I watched a program on the Animale Planet channel. And Bach dabbled in details about her. I realized she was threatened with extinction. I guess it will be interesting for you to learn something about it too.
Casuarius (Casuarius) are Casuariiformes (Casuariiformes). Their name derives from the Indonesian word “casuari”, which translates to “bird horns” because of the bone growth of the head of the case. It inhabits tropical forests on the island of New Guinea and several neighboring islands. It is considered the second largest bird on the Earth after the African ostrich.
Interesting in the case studies, which distinguishes them from the other casuaroids, is the bright blue neck and the pouch under the beak, which is usually red. In addition, the bird lives in equatorial forests, which is not typical of other birds of this order. They feed on fruits, seeds, and insects, frogs and snakes.
The bird’s feast is black, with the exception of course the neck. Characteristic of the case studies is the horn-like bone-shaped horn. It is usually wide and resembles a helmet that has given the name of the largest of the subspecies caseuses – the helmet carnation in which this growth is larger in size than the other 2 types. It is still unclear what the entity is for, but some scientists say [who claims it?] That the birds use it during their wedding dances. Extremely dangerous and aggressive bird, due to strong and massive legs.
It is still unclear how many days after the laying of the eggs the small cases are hatched. The reason for our little knowledge of this bird is the fact that it is poorly studied in its natural environment. However, it is known that life expectancy is typically about 40-50 years.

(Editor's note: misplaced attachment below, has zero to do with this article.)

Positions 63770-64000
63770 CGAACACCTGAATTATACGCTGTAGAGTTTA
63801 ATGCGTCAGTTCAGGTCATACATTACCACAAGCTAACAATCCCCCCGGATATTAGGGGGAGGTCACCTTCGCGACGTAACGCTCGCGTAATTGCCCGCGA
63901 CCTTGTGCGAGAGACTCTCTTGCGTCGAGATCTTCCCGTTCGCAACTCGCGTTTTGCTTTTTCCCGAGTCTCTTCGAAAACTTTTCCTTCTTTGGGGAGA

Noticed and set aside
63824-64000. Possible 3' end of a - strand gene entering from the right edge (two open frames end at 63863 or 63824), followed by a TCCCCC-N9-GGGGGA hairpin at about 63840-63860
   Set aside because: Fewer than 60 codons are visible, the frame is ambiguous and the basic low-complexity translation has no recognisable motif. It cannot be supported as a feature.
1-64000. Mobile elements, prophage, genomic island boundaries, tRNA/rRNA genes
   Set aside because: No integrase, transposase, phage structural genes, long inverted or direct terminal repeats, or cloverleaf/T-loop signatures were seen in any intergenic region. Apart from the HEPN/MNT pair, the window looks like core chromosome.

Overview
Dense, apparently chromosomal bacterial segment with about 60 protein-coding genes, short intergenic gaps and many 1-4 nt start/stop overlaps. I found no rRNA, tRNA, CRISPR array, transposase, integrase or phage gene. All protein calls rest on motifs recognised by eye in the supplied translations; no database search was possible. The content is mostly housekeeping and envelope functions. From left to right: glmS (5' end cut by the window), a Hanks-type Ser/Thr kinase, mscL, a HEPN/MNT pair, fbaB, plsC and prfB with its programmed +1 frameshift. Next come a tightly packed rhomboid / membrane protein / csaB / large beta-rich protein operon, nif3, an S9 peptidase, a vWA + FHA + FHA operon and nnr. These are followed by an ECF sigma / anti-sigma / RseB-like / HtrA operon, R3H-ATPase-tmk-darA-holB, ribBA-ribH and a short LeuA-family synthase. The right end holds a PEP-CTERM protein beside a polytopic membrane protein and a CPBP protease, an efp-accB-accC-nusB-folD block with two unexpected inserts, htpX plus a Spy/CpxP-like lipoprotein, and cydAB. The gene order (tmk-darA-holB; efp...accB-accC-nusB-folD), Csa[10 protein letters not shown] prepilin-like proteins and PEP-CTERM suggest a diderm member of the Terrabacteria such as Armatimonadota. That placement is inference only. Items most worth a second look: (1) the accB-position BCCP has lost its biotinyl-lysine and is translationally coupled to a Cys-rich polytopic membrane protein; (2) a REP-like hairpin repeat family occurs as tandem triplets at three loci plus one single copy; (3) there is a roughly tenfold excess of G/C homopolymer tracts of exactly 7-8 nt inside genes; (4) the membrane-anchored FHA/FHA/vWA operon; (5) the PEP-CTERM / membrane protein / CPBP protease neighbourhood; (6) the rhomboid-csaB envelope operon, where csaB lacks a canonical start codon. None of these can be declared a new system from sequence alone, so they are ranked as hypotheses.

Before the breeding, the two birds perform a marriage dance, which is particularly spectacular in the male bird. The movements resemble those of the ostriches, with a wide spread of the wings, the swelling of the red pouch under the beak,
An important environmental role
It has recently been known that case studies occupy a very important ecological niche in their natural environment, as they promote the propagation of different plant species. This is done in the following way: it is known that seeds and fruits make up a significant part of the Casuar’s menu. It turns out that when they are swallowed, the birds can spread the seeds of a plant elsewhere through their stools. Thus, the case becomes a type of transporter of plants, and as a result of growth, these seeds are aided by the valuable substances that contain the bird’s feces. This phenomenon was not discovered for the first time. It occurs in many other species of birds and bats, but it was not considered to be quite typical for the case studies.
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